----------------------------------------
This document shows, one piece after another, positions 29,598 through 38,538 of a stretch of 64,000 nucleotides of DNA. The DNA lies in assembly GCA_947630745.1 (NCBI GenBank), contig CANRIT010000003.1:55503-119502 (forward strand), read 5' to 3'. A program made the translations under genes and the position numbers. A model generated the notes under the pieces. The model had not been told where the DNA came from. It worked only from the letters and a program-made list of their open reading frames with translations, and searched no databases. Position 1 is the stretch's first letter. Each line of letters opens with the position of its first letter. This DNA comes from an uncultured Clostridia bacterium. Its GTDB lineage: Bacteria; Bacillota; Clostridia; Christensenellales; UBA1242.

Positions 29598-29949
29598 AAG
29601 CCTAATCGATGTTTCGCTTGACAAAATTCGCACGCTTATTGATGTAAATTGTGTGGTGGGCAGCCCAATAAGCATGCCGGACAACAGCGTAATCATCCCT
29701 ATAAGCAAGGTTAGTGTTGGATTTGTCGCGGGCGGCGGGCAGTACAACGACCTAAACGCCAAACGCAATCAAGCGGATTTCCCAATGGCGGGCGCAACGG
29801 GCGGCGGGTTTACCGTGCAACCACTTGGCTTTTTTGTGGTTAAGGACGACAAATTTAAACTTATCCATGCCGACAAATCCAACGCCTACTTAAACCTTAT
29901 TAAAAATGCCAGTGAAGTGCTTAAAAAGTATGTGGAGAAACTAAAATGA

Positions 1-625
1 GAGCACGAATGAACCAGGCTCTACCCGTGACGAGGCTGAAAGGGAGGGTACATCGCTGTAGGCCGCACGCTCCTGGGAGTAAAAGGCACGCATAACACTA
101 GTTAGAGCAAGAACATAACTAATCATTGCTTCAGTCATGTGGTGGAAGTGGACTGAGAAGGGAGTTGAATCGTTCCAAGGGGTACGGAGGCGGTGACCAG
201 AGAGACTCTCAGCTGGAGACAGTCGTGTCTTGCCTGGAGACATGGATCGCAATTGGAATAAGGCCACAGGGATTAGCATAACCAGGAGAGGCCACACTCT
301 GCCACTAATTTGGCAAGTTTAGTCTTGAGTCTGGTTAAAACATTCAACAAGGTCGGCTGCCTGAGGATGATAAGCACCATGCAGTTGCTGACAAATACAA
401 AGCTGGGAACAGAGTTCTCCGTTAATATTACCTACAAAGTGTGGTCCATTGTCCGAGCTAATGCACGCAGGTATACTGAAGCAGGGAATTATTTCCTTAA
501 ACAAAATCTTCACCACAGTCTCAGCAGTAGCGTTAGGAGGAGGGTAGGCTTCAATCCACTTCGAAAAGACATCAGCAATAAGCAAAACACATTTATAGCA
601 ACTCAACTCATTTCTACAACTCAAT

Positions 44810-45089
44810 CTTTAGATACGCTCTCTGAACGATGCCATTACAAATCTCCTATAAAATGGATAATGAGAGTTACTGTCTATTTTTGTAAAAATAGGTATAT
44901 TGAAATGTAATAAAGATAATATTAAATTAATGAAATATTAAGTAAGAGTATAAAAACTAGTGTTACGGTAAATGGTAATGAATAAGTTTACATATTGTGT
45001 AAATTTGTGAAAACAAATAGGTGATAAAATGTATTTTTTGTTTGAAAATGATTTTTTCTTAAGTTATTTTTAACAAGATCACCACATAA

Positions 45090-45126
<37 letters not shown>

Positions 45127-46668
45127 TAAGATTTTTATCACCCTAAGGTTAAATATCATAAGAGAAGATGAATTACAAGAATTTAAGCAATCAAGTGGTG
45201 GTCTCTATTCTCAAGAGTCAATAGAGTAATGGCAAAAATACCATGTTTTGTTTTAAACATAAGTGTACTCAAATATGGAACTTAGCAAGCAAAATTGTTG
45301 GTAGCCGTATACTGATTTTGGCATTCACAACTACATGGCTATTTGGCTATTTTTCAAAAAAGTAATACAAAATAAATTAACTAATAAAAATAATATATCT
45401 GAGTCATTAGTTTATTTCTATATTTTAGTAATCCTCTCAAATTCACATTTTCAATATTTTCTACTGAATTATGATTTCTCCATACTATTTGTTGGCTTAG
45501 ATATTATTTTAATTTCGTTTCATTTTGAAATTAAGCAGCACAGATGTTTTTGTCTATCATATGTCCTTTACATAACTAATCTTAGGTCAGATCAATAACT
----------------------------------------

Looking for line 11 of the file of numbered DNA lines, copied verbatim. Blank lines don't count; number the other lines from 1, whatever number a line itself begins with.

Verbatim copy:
201 AGAGACTCTCAGCTGGAGACAGTCGTGTCTTGCCTGGAGACATGGATCGCAATTGGAATAAGGCCACAGGGATTAGCATAACCAGGAGAGGCCACACTCT